By John H. Hann
While Spanish and French explorers first landed in Florida early within the sixteenth century, Timucua audio system occupied extra land sector and have been extra a number of than the other aboriginal workforce. this can be their first certain background, an incredible examine that areas its writer within the vanguard of Spanish colonial historians operating within the usa. The Timucua are the one local humans of Florida whose language survives in literature in adequate caliber and volume to allow major learn. counting on formerly unused records, this account of the Timucua strains their event from first touch with Europeans to their exile to Cuba in 1763 and their ultimate eradication. starting with the query in their quantity and their destinations in northern Florida and southern Georgia, John Hann examines the Timucua's contacts with a number of ecu teams, beginning with Ponce de Le?n's excursion. He encompasses a targeted presentation in their event lower than the challenge regimes, and covers such themes because the Europeans' descriptions of the folk, their language, tradition, and political constructions, the derivation in their language, and the meanings in their placenames and titles. He additionally resolves confusion over the level of the territory of a Timucua subgroup referred to as the Mocama, and discusses different Florida local peoples who moved into Timucua territory as refugees in the course of the first half the 18th century.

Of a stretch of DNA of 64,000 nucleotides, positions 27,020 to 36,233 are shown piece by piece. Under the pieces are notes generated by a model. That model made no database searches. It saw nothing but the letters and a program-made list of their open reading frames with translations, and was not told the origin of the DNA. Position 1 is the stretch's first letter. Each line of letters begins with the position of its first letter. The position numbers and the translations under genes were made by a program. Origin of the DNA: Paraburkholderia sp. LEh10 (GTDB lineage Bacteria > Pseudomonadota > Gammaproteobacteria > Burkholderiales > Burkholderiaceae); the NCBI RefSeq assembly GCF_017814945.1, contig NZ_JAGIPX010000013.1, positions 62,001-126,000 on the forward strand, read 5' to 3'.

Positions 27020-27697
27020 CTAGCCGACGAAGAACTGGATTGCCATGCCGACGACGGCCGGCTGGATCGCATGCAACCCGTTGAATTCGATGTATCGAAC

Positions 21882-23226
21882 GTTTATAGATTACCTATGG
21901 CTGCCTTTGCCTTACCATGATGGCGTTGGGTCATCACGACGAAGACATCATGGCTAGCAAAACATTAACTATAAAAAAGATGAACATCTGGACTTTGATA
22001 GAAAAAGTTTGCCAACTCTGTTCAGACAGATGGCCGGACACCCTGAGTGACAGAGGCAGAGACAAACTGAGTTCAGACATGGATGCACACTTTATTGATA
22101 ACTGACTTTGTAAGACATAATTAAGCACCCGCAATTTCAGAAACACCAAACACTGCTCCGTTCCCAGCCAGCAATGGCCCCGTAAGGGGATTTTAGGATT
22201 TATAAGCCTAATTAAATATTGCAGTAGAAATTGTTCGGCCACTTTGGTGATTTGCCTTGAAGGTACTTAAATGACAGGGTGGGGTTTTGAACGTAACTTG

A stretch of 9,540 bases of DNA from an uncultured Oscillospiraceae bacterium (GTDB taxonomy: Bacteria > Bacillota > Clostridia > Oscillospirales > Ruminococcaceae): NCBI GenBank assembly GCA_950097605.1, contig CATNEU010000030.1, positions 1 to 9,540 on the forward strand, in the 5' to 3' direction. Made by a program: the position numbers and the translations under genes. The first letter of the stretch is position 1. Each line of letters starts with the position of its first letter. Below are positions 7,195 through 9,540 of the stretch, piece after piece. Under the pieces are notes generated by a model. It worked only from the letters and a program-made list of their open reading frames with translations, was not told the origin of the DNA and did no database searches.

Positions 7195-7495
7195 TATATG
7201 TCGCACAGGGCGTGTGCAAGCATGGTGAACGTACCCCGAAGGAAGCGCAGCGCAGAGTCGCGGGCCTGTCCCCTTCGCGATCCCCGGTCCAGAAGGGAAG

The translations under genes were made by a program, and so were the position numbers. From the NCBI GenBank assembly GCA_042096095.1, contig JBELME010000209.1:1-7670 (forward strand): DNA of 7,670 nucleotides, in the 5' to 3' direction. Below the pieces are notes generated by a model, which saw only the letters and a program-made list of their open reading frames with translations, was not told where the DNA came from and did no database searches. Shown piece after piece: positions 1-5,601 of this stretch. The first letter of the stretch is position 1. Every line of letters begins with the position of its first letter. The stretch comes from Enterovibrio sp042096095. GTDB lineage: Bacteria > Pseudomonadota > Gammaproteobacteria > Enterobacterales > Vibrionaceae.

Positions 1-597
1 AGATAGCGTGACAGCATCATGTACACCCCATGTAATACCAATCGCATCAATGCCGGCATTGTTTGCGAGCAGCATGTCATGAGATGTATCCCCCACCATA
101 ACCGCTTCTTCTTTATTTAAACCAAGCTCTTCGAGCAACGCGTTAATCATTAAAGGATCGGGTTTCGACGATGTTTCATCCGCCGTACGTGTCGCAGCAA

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Extra resources for A History of the Timucua Indians and Missions (Ripley P. Bullen Series)
The Acuera name was associated in 1616 with a mission named Avino (Oré 1936:126). Swanton (1922:323) mentioned a village named Tucuru in association with Avino, locating both of them 40 leagues inland, or four days' journey from St. Augustine. Nothing is known about the identity of the people who spoke the Agua Salada dialect that Pareja mentioned. " Based on the two lexical forms from the Saltwater dialect that Pareja recorded and the ones that Pareja cited for other dialects, Granberry concluded that the Agua Salada dialect was more closely aligned with the western dialects of Potano and Timucua than with Mocama.
1697]; Torres y Ayala 1697). Two other groups generally identified today as Timucua-speakers are believed by most authorities to have lived isolated from the rest. They place one, the Ocone, in Georgia's Oconee Valley and the other, the Tawasa, in northern Alabama (Deagan 1978:9091; Granberry 1989:2930; Hann 1986a:382; Milanich and Fairbanks 1980:216). The Ocone in question are definitely Timucua-speakers, but their identification as an isolate is questionable as it is seemingly based on nothing more than their name's resemblance to that of the Hitchiti-speaking Ocone, for whom the river is probably named.
Acuera or Diminiyuti or Ibiniyuti5. Yufera The Ocone probably should be included as a tenth eastern tribe. When first mentioned in 1602, they lived a three-day journey from the mouth of the St. Johns River and two days from San Pedro on Cumberland Island, probably on the eastern edge of the Okefenokee Swamp (Worth 1992a:15657). At least some of the natives aggregated at a place called Lake of Ocone in the 1640s were fugitives from villages of the province of Utina and of other places. San Pedro may have been one of the other places.